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Journal Paper Accepted at the Journal of Intelligent Manufacturing: Measures of reconfigurability and its key characteristics in intelligent manufacturing systems

The LIINES is pleased to announce that the Journal of Intelligent Manufacturing has accepted our paper entitled: “Measures of reconfigurability and its key characteristics in intelligent manufacturing systems”. The paper is authored by Amro M. Farid and was published in October 2014.

Many manufacturing challenges arise with the global trend of increased competition in the marketplace.  Production processes must deal with shorter product lifecycles and mass-customization. Consequently, production systems need to be quickly and incrementally adjusted to meet the ever-changing products. Reconfigurable manufacturing systems have been proposed as a solution that facilitates changing production processes for highly automated production facilities.

Much research has been done in the field of reconfigurable manufacturing systems. Topics include: modular machine tools and material handlers, distributed automation, artificially intelligent paradigms, and holonic manufacturing systems.  While these technological advances have demonstrated robust operation and been qualitatively successful in achieving reconfigurability, there has been comparatively little attention devoted to quantitative design methodologies of these reconfigurable manufacturing systems and their ultimate industrial adoption remains limited.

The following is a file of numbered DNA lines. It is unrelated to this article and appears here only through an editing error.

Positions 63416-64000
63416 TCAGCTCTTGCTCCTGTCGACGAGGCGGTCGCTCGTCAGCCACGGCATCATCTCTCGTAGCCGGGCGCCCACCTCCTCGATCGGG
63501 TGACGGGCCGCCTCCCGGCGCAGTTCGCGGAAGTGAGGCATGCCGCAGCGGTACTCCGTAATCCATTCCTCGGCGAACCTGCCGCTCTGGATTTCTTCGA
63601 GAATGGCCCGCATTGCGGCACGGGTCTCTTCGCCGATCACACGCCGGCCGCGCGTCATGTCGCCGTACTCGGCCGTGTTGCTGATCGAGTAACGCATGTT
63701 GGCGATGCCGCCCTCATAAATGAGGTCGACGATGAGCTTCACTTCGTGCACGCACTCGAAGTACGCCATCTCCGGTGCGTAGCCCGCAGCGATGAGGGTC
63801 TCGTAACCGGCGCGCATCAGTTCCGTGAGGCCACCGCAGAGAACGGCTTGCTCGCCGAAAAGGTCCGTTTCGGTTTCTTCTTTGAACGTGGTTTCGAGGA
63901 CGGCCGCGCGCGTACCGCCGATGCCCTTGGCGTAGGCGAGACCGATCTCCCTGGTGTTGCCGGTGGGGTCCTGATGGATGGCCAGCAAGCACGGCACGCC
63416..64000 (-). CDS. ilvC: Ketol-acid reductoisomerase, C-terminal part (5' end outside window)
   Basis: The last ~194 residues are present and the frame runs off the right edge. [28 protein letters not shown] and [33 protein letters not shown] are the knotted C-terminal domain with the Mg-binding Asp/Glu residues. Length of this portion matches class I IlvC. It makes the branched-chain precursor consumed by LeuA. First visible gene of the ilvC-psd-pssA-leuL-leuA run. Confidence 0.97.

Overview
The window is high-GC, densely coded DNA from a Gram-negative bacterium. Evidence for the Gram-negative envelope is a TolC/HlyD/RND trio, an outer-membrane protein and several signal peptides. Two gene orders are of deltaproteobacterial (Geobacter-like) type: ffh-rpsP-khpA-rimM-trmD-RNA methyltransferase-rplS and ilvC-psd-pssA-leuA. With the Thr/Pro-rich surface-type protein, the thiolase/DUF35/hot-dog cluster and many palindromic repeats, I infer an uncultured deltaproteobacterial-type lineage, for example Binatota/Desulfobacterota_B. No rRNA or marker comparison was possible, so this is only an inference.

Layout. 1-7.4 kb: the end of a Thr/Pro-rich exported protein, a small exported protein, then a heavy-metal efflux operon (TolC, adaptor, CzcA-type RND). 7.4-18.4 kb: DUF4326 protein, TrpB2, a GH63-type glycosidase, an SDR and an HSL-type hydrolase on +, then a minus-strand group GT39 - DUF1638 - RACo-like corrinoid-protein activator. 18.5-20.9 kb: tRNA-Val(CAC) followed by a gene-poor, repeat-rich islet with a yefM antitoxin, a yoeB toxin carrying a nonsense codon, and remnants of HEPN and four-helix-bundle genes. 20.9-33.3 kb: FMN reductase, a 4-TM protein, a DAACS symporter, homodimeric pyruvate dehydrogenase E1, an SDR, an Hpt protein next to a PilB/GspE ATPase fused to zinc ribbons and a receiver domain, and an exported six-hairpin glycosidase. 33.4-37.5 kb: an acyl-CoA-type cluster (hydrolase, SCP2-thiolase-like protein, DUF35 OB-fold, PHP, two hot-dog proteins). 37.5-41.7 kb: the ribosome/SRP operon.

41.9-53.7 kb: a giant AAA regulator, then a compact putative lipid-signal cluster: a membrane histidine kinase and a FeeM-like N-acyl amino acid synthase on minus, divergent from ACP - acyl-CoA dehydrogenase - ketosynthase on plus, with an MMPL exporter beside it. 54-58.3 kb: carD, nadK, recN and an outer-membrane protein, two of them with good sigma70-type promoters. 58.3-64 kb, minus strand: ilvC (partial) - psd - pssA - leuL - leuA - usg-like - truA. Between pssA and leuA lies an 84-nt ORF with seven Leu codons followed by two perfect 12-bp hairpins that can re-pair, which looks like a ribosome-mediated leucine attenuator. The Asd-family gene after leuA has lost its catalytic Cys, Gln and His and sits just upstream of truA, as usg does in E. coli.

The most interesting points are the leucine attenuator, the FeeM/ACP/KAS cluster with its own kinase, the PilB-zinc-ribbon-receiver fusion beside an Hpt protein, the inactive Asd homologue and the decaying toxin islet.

Measuring reconfigurability of manufacturing systems quantitatively has been a major challenge in the past, since a quantitative reconfigurability measurement process was non-existent. Earlier work developed a measurement method that extracts measurables from the production shop floor. When this was established, basic measures of reconfiguration potential and reconfiguration ease were developed, based on axiomatic design for large flexible engineering systems and the design structure matrix respectively.

Reconfiguration of a production process can be split up in four steps: Decide which configuration, Decouple, Reorganize, and Recouple. The larger the number of elements in the system, the more configurations are made possible. This is measured using the reconfiguration potential measure, based on axiomatic design for large flexible engineering systems.

Production processes contain multiple interfaces within themselves. Multiple layers of control can be distinguished, that have to work together to coordinate the physical components. These interfaces are the main determinants for the reconfiguration ease measure.

This paper combines these techniques to define a quantitative measure for reconfigurability and its key characteristics of integrability, convertibility and customization.    The intention behind this research contribution is that it may be integrated in the future into quantitative design methodologies for reconfigurable manufacturing systems, which may be easily adopted by industrial automation and production companies.